and Science, Mr. Campbell; Advanced French, Mr. Clarke; Public
School Arithmetic, Mr. Hartley;
Electricity, Mr. Lawn; Sewing,
Mrs Peterson. The organizing of
these night school classes this year
was in the hands of Mr. Hartley,
who will exercise a general supervision over them while they continue.  -
Leisure Hours in Anyox
Provided For
Anyox Gymnasium Kept
Busy
Since the beginning of October,
when the Gymnasium was opened
for the winter months, there have
been few minutes when its floor has
not been in use. On Monday and
Thursday evenings, the Badminton
Club has the use of it from 7 until
10.30; on Tuesday and Friday evenings the Beach Athletic Club utilizes
it for the same length of time,
while the basketball enthusiasts have
their turn on Wednesday, Saturday
and Sunday nights. During the
day, badminton is played consistently between the hours of 10 a.m.
and 3.30 p.m., at which time, on
Mondays and Thursdays, the Public
School boys and girls have Gym.
privileges and on Tuesdays and
Fridays the same houis are granted
the High School pupils. Saturday
is divided equally between the
schools, with the exception of one
hour between eleven and twelve
when the Girl Guides are in control.
Wednesday and Sunday afternoons
are open periods, when time is
alloted to different activities. From
present indications, it would appear
as though the Gymnasium would be
the popular centre of Anyox folk for
the next few months to come.
The Mine Club members are advertising a unique evening for Monday, October 22nd., when they will
be at home in their hall on the hill,
the occasion being nothing less
than a "Straw Hat Dance".
Anyox is a mining camp isolated from the busy industrial
centres, but it has many advantages not easily procured in larger
communities. There is no need
for leisure hours to be a bore during
the ooming winter for anyone who
has a spark of ambition for advancement. For those who wish
to train their bodies in muscular
exercises, the gymnasium will
welcome them. For those who
wish to advance in study the
Night School Classes are open to
receive them. First Aid classes
will also be conducted, and last
but not least the Community
League Reading Room is available
to everyone who desire to pursue
their study in quiet, and also the
excellent Lending Library in connection. In addition to the above
attractions there are several fraternal orders, who offer advancement for those who take au interest in the welfare of their brothers
Entertainments such as danoes,
concerts, boxing and wrestling will
be provided continuously throughout the ooming winter. Taking
an unbiased view of the situation
there are a lot of worse places to
spend the winter than Anyox.
Arrangements Made for
Alice Arm Xmas Tree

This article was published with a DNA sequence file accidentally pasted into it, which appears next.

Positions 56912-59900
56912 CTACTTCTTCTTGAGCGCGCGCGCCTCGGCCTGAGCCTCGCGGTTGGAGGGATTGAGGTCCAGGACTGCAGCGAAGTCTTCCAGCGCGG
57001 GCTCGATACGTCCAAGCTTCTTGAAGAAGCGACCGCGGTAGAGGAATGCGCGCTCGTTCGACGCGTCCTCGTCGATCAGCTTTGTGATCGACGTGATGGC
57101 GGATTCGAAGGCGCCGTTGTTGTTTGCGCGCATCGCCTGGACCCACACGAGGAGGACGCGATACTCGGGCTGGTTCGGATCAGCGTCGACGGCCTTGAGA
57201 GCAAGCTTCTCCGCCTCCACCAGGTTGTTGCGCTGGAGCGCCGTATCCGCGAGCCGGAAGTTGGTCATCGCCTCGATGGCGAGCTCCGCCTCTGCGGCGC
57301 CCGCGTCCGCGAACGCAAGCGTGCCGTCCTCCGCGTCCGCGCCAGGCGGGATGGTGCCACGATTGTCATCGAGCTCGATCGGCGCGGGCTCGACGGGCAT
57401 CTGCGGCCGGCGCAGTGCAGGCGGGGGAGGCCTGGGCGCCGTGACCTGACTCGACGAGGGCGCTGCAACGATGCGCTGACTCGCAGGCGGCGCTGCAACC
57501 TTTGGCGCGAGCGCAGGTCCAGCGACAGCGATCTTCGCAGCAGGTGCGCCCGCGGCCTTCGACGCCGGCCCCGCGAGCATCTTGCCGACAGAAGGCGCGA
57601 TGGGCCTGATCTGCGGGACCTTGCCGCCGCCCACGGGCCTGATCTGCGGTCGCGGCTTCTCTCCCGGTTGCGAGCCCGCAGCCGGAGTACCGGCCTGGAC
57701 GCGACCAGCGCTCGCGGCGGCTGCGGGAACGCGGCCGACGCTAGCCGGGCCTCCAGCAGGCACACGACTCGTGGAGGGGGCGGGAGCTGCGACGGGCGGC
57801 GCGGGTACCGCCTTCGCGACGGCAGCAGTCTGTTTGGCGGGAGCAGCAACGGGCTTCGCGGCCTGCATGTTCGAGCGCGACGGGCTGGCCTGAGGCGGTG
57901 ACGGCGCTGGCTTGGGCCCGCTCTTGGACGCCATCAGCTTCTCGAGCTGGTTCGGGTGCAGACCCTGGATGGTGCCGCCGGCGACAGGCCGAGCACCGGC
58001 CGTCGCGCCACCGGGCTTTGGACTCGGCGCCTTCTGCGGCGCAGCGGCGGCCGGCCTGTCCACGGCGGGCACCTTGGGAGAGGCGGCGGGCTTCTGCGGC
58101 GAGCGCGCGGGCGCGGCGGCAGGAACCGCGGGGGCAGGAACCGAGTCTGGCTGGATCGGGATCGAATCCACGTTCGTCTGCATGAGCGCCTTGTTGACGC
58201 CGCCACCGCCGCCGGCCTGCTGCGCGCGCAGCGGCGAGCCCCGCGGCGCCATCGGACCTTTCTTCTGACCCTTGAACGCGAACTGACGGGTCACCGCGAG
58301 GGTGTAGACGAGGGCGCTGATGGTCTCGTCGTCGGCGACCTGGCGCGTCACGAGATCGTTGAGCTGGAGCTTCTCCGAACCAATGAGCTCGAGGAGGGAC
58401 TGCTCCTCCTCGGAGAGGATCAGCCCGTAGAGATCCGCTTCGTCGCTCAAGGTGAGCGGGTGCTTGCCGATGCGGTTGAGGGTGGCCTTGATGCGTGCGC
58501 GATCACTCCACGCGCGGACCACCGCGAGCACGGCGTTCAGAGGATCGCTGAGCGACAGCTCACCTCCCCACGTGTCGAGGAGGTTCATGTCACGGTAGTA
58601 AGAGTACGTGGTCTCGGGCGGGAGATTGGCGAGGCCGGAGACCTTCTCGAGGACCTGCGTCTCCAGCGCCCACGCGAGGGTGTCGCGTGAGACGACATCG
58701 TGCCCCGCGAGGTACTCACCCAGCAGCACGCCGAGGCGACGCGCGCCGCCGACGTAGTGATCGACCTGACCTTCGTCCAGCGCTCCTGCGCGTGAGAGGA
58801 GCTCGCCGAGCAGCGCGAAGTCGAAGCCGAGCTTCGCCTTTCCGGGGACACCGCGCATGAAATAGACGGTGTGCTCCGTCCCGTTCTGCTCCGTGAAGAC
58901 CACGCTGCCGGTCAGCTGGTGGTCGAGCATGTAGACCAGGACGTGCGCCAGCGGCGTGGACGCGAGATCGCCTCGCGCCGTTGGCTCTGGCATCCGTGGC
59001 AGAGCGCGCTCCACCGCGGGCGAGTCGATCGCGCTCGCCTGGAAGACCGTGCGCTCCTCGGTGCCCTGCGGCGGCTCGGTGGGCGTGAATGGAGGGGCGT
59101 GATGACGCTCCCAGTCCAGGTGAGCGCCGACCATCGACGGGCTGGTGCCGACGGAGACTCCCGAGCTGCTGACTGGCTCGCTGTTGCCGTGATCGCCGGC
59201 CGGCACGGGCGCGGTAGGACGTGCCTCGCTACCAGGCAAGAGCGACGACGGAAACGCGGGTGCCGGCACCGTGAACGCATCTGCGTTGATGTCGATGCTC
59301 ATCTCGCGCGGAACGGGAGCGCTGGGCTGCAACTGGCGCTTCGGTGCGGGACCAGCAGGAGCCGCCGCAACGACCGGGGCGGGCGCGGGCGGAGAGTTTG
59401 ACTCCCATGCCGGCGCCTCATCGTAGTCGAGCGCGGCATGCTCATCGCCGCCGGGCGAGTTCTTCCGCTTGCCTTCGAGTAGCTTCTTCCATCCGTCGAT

A meeting of the Alice Arm ladies
was held at the School House on
Wednesday afternoon, for the purpose of discussing the Children's
Christmas Tree and Entertainment
It was the general opinion that
as there are not as many children in
town this winter to hold it in the
School.
Mrs. J. Trinder and Mrs. O.
Evindson were appointed Finance
Committee, and Mr. Greenaway
will be in charge of entertainment
and decorating.
Parents of children will be asked
to contribute towards expenses, and
collection boxes will be placed in
the Post Office, etc. for those who
wish to contribute towards giving
the children a happy time.
Much  Business  Dealt
With at A. C. L
Meeting
At its last meeting held in Recreation Hall, with Chairman
Cutler, Second Vice-President
Grimason, aud Messrs. Selwood
and Peters present, the Community League Counoil discussed
many things of interest to the
community.
Alterations to the ground floor of
Reoreation Hall were discussed,
and the expenditure of certain
monies recommended in order to
make an attractive refreshment
room there, estimates of cost having been tendered.
It was also decided to get prices
on deoorating and plumbing as
well as the cost of equipment for
operating.
The purchase of rubber matting
for the aisles of the picture show
hall was also authorized. A quantity of bulbs were needed for the
garden in front of the library and
it waB decided to get a supply.
The Chairman of Recreatiou
suggested that an old time smoker
should be conducted in the Gymnasium by the League, and December 9th. was the date agreed
upon. Mr. Peters also reported
progress in connection with the
formation of basketball leagues.
The Chairman of Forum Committee suggested oertain things in
connection with the main reading
room, all being agreed to.
In connection with repairs to
the radiator system in the Gymnasium, it was decided to move the
whole se6tion on the gallery side,
placing the piping against the back
wall. Certain equipment for the
gymnasium was also discussed and
its purohase authorized.
Director  of  Keystone  Co.
Inspects Mine
Dr. Geo. T. Williams, a director
of the Keystone Mining Co. accompanied by M. H. VanNuys, arrived
in Alice Arm on Monday, from
Seattle. They made an examination of the Keystone Mine and were
well pleased with the progress of
development work. They left on
Wednesday for Seattle.
First Aid Classes Are
Now Operating
The Anyox First Aid Classes